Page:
Markets fall as jobs data suggests further rate hikes
NEW YORK — Stock indexes closed mostly lower on Friday after a rollercoaster day following a hit U.S. jobs report that offered good and bad news for Wall Street.
The benchmark S&P 500 ended down just 0.2% after recovering from an early tumble as investors reacted to the report, which showed U.S. employers unexpectedly added hundreds of thousands more jobs than forecast last month.
The searing data suggests the economy may not be in a recession as feared. But it also undermines investor speculation that a slowing economy could soon mean a spike in inflation. This means that the Federal Reserve may not abandon its aggressive rate hikes to fight inflation as soon as expected. And much of Wall Street still revolves around rate expectations.
“It reminds investors of how uncertain Fed policy is and the strong job market data shows how far the Fed needs to go,” said Charlie Ripley, chief investment strategist at Allianz Investment Management.
Tech stocks and other high-growth companies once again took the brunt of the sell-off amid concerns over rising rates. The tech-heavy Nasdaq composite pared early losses and closed down 63.03 points, or 0.5%, at 12,657.55.
Good news in the labor market helped limit losses for the Dow Jones Industrial Average, whose stocks tend to move more along with expectations for the overall economy. It added 76.65 points, or 0.2%, to close at 32,803.47.
The S&P 500 slipped 6.75 points to end at 4,145.19. The S&P 500 and Nasdaq both posted gains for the week.
Beyond the country’s strong hiring, worker wage growth also accelerated unexpectedly last month. This is useful for households trying to track the fastest price gains in 40 years. But it also raises fears on Wall Street that inflation is becoming more entrenched in the economy.
Higher wages can cause companies to raise the prices of their own products to maintain profits, which can lead to what economists call a “wage-price spiral.”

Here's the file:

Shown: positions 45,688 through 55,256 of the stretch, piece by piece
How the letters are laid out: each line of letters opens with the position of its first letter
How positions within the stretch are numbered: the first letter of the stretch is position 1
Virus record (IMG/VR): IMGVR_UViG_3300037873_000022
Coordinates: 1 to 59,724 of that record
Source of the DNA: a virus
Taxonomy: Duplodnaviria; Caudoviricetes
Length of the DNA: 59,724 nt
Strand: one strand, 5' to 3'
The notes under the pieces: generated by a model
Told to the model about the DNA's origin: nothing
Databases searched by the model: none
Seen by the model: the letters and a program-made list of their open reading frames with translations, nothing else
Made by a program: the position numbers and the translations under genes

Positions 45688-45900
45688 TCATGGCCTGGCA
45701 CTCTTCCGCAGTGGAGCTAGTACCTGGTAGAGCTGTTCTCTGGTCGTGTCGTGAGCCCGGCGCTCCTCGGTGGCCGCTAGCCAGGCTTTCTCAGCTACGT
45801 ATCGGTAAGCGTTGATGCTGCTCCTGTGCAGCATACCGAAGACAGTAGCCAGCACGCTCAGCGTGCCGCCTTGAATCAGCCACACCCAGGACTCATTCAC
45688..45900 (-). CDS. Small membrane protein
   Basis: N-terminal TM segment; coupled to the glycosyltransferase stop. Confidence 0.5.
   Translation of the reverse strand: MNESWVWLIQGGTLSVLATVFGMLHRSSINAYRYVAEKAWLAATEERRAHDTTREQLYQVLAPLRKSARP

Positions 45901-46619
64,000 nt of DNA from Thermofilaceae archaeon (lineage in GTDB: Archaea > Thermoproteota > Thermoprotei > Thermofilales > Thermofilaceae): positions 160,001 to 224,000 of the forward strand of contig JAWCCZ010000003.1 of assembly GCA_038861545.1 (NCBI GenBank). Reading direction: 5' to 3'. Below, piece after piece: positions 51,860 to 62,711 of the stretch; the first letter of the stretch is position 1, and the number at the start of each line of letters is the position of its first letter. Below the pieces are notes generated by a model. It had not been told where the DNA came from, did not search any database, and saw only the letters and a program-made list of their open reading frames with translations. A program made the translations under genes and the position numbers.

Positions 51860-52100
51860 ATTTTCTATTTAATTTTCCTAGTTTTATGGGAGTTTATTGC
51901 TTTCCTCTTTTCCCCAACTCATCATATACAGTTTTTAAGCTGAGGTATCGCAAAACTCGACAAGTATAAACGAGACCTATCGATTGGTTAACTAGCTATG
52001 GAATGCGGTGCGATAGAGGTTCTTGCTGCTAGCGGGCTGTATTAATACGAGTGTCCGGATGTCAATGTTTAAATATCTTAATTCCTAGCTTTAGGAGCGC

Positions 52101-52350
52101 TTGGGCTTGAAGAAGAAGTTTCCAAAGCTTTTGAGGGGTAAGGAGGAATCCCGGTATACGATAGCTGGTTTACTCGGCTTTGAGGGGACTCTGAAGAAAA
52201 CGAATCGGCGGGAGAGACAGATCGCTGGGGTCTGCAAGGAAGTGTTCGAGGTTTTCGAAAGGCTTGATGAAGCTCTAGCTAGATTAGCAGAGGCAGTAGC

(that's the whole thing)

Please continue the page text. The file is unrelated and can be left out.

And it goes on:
To be sure, some market watchers also pointed to numbers from Friday’s jobs report suggesting the jobs market might not be as strong as the headline numbers imply. The number of people with multiple jobs has increased by more than half a million, for example, said Brian Jacobsen, senior investment strategist at Allspring Global Investments.
“It was mostly from people who already had a full-time job, and then the second job was part-time,” he said. “Perhaps it’s more superficially impressive than substantially impressive.”
The clearest moves on Wall Street came from the bond market, where Treasury yields climbed immediately after the release of the jobs data. The two-year Treasury yield, which tends to track expectations for Fed action, jumped to 3.23% from 3.05% Thursday night. The 10-year yield, which influences mortgage rates, rose from 2.69% to 2.84%.
Wall Street just had the best month for stocks since the end of 2020, a rally fueled mainly by falling yields in the bond market. The hope on Wall Street was that the economy slowed enough to prompt the Fed to ease its rate hikes.
Rising mortgage rates have impacted the housing sector, in particular, after the Fed raised short-term rates four times this year. The last two increases were triple the usual size, and the Fed raised its overnight rate from near zero by 2.25 percentage points.
“Today’s much stronger than expected release complicates the job” of the Federal Reserve, Rick Rieder, BlackRock’s chief investment officer for global fixed income, said in a statement. He said the assumption now becomes the Fed raising short-term rates an additional 0.75 percentage points next month unless next week’s highly anticipated inflation report “shows dramatic weakness, which seems highly unlikely at this stage.”
Traders rushed to bet on bigger bulls after the Fed’s next meeting. They reversed their expectations of a day earlier and now widely expect the Fed to hike the rate by 0.75 percentage points, instead of half a point.
Such increases hurt investment prices in the short term and increase the risk of recession in the longer term, as they intentionally slow the economy.
These expectations also mean that the two-year Treasury yield remains higher than the 10-year yield. That’s unusual, and some investors see it as a sign of a recession hitting the economy in the next year or two.
On Friday, Warner Bros. Discovery fell 16.5% for the biggest loss in the S&P 500 after reporting weaker results for the last quarter than analysts expected. Monster Beverage fell 5.2% after reporting weaker-than-expected profit, although its revenue was higher than expected.
Smaller company stocks also weathered the turbulence in trading to post gains. The Russell 2000 Index rose 15.37 points, or 0.8%, to close at 1,921.82.
In overseas equity markets, India’s Sensex rose 0.2% after the Reserve Bank of India raised its benchmark interest rate by half a percentage point to 5.4%.
The Japanese Nikkei 225 rose 0.9%, while the German DAX fell 0.6%.